It sings by stretching the head out and up, and swinging from side to side. During displays and fights, the wings produce much noise.

Unlike the other toucans, the Toco Toucan is a non-forest species. It prefers semi-open habitats, coastal forest edges, forest patches, savannahs with palm groves, plantations, wooded islands, streamsides, scrubs and orchards. 

Toco Toucan occurs in large parts of centre and eastern South America where this species is resident, only performing local movements according to the food sources.
We find it Brazil, Guiana’s, Paraguay, Bolivia and northern Argentina.

Toco Toucan feeds primarily on fruits, using the long bill to reach fruits on small branches. It also takes insects, nestling and eggs of other species, and sometimes lizards.

These birds are usually seen foraging in small groups of 5-6 birds. They often move in single file, performing deep wing beats and glides from site to site. They feed in the canopy but also on the ground where they move by hopping.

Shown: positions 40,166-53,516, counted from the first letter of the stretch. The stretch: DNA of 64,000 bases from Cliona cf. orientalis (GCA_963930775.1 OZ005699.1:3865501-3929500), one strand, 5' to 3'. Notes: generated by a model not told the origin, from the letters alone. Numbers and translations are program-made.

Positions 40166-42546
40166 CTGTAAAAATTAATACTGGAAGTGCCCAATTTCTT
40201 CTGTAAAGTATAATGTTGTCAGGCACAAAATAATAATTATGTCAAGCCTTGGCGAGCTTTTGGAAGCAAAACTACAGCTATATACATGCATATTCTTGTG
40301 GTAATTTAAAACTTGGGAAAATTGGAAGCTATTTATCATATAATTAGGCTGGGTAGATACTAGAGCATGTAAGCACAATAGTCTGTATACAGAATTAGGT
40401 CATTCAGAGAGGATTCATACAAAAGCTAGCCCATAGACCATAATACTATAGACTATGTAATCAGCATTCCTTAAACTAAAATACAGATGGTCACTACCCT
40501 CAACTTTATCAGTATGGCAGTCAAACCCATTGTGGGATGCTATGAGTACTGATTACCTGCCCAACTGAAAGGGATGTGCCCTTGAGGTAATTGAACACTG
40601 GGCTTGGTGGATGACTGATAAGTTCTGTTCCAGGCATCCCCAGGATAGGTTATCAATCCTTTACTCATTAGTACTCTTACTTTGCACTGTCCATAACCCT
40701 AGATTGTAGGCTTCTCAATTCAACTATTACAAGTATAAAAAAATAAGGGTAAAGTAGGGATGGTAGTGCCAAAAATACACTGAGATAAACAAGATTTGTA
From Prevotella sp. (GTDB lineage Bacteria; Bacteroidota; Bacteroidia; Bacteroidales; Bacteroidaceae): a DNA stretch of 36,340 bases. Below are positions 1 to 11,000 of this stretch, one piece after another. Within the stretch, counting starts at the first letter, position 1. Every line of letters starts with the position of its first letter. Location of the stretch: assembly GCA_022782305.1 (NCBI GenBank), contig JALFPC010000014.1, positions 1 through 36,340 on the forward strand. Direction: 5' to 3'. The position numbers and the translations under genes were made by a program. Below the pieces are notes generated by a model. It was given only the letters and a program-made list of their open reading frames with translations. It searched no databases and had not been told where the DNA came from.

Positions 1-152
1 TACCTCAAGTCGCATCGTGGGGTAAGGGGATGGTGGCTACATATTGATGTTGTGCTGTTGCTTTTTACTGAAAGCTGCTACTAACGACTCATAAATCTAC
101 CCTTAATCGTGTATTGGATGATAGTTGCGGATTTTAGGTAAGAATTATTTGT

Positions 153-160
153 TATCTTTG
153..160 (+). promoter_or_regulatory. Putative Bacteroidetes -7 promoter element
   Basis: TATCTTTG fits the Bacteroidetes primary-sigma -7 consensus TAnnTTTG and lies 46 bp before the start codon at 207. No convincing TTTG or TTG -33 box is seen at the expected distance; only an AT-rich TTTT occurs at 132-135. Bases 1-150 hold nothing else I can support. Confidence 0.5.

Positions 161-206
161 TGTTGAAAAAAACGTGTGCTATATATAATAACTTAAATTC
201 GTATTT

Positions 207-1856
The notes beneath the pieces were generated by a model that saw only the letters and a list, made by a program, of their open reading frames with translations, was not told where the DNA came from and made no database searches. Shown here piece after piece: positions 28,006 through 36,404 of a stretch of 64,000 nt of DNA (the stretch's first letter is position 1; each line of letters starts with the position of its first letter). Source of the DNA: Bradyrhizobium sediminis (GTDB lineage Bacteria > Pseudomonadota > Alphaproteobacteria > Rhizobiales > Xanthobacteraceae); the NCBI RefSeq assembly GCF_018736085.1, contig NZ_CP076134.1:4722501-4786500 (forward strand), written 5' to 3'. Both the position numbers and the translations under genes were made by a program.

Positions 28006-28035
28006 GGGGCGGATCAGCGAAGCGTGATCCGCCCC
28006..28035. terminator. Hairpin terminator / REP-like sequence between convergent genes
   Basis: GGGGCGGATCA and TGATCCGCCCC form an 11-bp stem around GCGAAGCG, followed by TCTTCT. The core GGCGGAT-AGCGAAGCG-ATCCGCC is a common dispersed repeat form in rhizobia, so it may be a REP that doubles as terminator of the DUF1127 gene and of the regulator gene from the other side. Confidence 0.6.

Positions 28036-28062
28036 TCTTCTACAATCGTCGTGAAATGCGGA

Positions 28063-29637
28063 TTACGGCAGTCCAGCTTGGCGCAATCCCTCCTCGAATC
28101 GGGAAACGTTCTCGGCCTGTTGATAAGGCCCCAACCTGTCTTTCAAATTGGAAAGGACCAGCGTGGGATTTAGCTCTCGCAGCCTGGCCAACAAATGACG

Toco Toucan is very agile, and is able to hang and turn easily upside-down to pluck fruits with the long bill. It can twist them off and detach them by tugging with force.
The large bill is sometimes used as a weapon during interactions, in order to establish the hierarchy within the group.

Toco Toucan is a cavity-nester and often returns to the same nest the next season. It cleans it and prepares the cavity for the laying. This species may nest on or inside termite mounds on the ground, often using old abandoned nest by woodpeckers such as Campo Flicker (Colaptes campestris).
The cavity, in addition to be cleaned, becomes deeper and deeper year after year because the toucan tears into the rotted wood in the cavity it uses.
The potential nest-sites are selected within two months before the laying.

Toucan Toco performs courtship feeding and mutual preening, the latter can occur throughout the year.

Both mates often tap their bills. The male may cock the tail, in order to expose the red undertail coverts.